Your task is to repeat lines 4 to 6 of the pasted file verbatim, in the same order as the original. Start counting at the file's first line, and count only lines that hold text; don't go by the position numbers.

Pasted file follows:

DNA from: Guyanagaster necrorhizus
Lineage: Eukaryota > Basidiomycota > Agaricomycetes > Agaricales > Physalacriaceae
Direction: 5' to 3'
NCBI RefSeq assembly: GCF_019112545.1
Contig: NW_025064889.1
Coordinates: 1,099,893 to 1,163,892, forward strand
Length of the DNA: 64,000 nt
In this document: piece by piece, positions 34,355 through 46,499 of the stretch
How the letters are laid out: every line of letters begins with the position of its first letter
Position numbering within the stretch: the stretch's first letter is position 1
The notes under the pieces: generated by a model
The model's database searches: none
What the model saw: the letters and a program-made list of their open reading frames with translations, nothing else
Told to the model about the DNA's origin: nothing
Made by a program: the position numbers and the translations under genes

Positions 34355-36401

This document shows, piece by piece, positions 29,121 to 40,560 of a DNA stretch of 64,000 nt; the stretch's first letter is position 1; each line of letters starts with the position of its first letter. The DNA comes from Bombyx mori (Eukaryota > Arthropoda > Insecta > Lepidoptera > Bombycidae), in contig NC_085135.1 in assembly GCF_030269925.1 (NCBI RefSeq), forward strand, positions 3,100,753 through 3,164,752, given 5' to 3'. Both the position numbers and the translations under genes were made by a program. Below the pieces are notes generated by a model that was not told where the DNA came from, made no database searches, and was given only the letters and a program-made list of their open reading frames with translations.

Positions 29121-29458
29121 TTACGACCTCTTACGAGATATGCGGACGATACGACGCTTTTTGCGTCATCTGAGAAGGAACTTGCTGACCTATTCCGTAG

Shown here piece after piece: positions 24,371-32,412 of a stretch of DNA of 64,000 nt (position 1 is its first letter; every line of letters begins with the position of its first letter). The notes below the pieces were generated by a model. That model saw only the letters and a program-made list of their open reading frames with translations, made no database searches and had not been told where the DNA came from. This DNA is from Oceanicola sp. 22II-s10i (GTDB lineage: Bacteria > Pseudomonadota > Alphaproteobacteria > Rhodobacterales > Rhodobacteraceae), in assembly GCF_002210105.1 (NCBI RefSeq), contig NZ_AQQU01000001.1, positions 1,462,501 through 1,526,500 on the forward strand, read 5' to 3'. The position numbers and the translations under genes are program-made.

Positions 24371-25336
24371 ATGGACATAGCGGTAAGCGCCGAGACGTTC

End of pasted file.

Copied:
NCBI RefSeq assembly: GCF_019112545.1
Contig: NW_025064889.1
Coordinates: 1,099,893 to 1,163,892, forward strand